(This article was last updated in March 2018)
France is a vast and diverse nation full of affordable properties - from apartments handy for the beach to village houses ripe for a makeover. Alongside its accessibility, wonderful scenery and the laid-back lifestyle, it is currently one of the cheapest places in Europe to borrow money too.
The number of French regions might have recently been reduced from 18 to 13, but that doesn’t make the choice any easier when faced with such a wonderful array of options. Three coastlines to choose from, numerous different climates (and microclimates) and lots of different cultural influences too.
Well narrowing down your search is the first thing, and finding a good agent is another. In France, many of the estate agents are highly localised, with some more well-versed in dealing with the needs of international buyers than others, so the process may be trickier if you are looking in an area where British buyers are a rare breed.
But outside of the towns, cities and holiday areas where the French are busy investing - driven by those low-interest rates - there are vast swaths of rural France where vendors are eager to sell homes and are very open to negotiation. Property prices have begun to edge up in the past year as the new president has brought a surge of confidence in the market.
France is still the most visited country in the world so if you are one of the increasing number of British buyers looking at the investment side of French properties - can they earn good holiday rental income? - then do research location, airport access and seasonality carefully when choosing your area.
Getting a bargain property in Brittany
A region of north-west France defined by its coastline, Brittany is a wonderful region of rugged bays, fjord-like inlets, towering cliffs and big sandy beaches. Occupying around a third of the shoreline of France, it’s a bit like Cornwall with more sun but lower property prices.
The average property price in Brittany is a touch under €150,000 - not bad for a home close to the beach? But there’s an awful lot of choice if your budget is only €100,000.
There are of course big differences across the region, and those who love the sporty, outdoor lifestyle of the far-most West Finistere tranche, can expect to get a three-bed property for exactly that regional average.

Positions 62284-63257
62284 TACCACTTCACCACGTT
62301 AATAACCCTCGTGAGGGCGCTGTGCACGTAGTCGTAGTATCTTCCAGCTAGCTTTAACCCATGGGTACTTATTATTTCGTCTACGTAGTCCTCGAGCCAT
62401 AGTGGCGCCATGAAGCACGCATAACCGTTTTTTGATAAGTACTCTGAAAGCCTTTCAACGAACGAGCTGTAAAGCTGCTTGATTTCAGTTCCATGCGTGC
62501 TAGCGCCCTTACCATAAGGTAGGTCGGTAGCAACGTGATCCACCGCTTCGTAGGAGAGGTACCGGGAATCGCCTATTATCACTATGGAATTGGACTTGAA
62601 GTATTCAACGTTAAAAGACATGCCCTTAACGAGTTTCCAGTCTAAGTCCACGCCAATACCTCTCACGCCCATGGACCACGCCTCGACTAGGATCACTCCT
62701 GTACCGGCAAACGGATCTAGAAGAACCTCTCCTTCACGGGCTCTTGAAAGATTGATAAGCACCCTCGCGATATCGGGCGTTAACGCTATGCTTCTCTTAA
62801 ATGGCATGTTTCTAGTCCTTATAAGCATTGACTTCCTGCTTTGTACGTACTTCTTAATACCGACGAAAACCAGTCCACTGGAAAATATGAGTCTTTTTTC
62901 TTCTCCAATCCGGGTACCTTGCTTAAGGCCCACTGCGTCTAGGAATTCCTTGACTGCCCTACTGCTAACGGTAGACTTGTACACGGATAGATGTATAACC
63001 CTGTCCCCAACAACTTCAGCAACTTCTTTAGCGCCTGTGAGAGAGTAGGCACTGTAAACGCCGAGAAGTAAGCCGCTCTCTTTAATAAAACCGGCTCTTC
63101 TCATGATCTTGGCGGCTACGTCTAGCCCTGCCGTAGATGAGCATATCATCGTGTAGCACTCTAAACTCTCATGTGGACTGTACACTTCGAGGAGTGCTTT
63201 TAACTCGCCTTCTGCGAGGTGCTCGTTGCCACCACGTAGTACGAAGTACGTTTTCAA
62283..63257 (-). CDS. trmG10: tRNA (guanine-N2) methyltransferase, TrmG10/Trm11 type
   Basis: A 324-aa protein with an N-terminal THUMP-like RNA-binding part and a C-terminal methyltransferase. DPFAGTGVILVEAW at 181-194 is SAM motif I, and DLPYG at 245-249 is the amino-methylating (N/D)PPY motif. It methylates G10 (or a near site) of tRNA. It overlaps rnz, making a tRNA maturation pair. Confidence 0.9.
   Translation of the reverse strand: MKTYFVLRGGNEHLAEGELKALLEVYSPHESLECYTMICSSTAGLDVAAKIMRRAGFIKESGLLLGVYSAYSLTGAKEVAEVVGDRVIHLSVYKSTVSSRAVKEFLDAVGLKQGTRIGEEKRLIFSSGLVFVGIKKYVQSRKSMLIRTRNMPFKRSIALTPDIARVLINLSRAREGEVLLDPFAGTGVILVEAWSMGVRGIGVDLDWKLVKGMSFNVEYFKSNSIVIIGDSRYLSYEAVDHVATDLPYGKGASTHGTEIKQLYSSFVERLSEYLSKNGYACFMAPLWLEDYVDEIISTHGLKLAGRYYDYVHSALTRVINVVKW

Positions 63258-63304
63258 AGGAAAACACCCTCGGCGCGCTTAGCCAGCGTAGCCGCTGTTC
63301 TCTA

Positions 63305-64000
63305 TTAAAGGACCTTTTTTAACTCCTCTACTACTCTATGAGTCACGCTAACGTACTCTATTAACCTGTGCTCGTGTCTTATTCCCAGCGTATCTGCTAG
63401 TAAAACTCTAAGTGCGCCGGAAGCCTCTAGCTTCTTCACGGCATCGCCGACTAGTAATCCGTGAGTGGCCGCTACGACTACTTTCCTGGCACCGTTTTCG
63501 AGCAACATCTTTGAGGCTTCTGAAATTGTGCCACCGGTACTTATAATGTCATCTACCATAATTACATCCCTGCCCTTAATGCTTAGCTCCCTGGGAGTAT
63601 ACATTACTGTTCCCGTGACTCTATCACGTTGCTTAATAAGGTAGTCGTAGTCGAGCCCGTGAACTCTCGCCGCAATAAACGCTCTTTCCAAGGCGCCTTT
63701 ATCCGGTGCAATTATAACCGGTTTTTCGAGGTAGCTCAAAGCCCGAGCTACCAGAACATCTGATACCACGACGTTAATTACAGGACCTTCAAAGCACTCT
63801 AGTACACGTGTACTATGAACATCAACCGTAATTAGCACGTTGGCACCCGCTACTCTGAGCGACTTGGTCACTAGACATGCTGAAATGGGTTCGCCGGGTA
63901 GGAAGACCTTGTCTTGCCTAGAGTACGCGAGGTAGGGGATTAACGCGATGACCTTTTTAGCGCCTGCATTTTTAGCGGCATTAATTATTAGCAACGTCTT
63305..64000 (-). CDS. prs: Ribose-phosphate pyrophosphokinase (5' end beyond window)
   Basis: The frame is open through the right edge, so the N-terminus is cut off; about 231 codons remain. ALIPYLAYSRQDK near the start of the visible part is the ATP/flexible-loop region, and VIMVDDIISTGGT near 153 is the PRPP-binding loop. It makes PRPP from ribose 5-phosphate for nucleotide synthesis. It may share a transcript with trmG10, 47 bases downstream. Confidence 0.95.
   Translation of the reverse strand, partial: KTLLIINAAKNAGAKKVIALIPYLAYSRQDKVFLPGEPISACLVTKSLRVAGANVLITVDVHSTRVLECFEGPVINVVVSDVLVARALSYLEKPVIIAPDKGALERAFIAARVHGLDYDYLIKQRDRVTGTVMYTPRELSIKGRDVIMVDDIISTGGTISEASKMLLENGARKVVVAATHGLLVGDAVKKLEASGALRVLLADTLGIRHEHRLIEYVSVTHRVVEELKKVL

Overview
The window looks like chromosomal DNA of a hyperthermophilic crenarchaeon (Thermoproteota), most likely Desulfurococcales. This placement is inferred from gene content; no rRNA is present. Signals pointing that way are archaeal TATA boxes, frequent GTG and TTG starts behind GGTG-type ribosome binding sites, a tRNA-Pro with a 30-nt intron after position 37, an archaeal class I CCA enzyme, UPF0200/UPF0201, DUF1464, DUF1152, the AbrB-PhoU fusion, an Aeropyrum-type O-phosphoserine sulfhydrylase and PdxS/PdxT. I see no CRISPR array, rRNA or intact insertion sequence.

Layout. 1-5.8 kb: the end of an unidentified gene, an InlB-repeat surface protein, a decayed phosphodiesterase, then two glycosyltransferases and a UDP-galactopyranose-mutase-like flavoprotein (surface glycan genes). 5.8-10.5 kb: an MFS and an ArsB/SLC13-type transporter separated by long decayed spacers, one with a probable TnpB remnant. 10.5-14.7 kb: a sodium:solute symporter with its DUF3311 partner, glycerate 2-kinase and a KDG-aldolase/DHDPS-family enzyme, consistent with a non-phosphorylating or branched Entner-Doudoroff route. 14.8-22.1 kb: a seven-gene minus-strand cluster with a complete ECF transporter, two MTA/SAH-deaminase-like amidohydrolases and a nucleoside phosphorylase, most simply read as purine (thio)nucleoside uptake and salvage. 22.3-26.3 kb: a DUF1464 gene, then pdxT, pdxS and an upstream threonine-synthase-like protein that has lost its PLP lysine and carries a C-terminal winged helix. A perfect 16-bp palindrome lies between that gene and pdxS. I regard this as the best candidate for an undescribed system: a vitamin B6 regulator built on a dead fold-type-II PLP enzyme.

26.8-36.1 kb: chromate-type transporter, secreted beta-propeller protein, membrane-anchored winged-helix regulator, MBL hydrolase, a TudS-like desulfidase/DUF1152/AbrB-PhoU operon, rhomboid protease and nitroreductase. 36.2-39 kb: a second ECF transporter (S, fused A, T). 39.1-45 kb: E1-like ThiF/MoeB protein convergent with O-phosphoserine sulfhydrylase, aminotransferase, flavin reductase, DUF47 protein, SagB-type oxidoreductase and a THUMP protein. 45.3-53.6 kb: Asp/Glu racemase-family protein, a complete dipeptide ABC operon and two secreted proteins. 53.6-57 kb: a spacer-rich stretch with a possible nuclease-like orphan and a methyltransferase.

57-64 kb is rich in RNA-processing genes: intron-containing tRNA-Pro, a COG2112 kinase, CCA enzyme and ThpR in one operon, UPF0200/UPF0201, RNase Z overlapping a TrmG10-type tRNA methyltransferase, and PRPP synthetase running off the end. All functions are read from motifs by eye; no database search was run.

The Cotes d’Armor is also very popular for its beautiful coastline - and with the ferry port of St Malo within its borders, it’s wonderfully easy to access.
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A longere (or long house) is the typical style Breton home - a slate roofed, granite farmhouse - and you can generally get one with three bedrooms for around €150,000, with ones close to the coast more expensive. However, you might also prefer a village house with two or three bedrooms - one that needs renovating can be found for less than €100,000 - or one that’s ready to go for €140,000.
Fancy somewhere off the beaten track? Take Huelgot and nearby Plonenez-du-Faou, in Finistere and offering easy access to long sandy beaches. In a pretty hamlet you will pay around €85,000 for a renovated bungalow, or €130,000 you can get a beautiful four-bed detached property.
If you want an apartment along the Bay of Saint-Brieuc or Pink Granite coast areas of the Cote d’Armor - very popular with tourists - expect to pay around €100,000, although avoid Dinan where prices increase. Go 15km inland and you’ll get a four-bed home for €200,000.
When considering location in this area it’s important to consider access. Most British visitors will arrive by ferry (being able to drive to this part of France is a big part of the appeal) so at journey times from St Malo, Caen, Cherbourg or Roscoff. This is especially important if you are thinking of renting out your home.
Getting a bargain property in the Languedoc
The Languedoc is the more affordable part of France’s southern coast. A diverse and now vast region (including Roussillion and Pyrenees-Orientales) taking in beaches, national park, medieval castles and mountains, it offers something for everyone - as well as the superb climate and sun-drenched grape varieties of the south.
The average property costs considerably less than that of the next-door PACA region, and less of the traffic and bling! Although the under-populated and northern part - Lozere - is the most affordable, buyers want to be near the coast so Pyrenees-Orientales is the most popular with its mountainous backdrop at Catalan twist. Perpipnan is a vibrant, cosmopolitan town with well-presented two-bed apartments at €90,000.
The Herault region of vineyards and popular French seaside resorts is popular for good reason. The historic bullfighting town of Beziers is a hot spot about 40 minutes from the coast and lovely to dip into. There you can get a small character village house to renovate for €50,000, or a renovated one for €90,000.
Prices can be lower in the Aude - whilst the fortified town of Carcassonne is relatively expensive, Narbonne is a fantastic town too, but look for the outlying villages for better value - a three-bed house in the buzzy town of Quillan can be found for less than €100,000.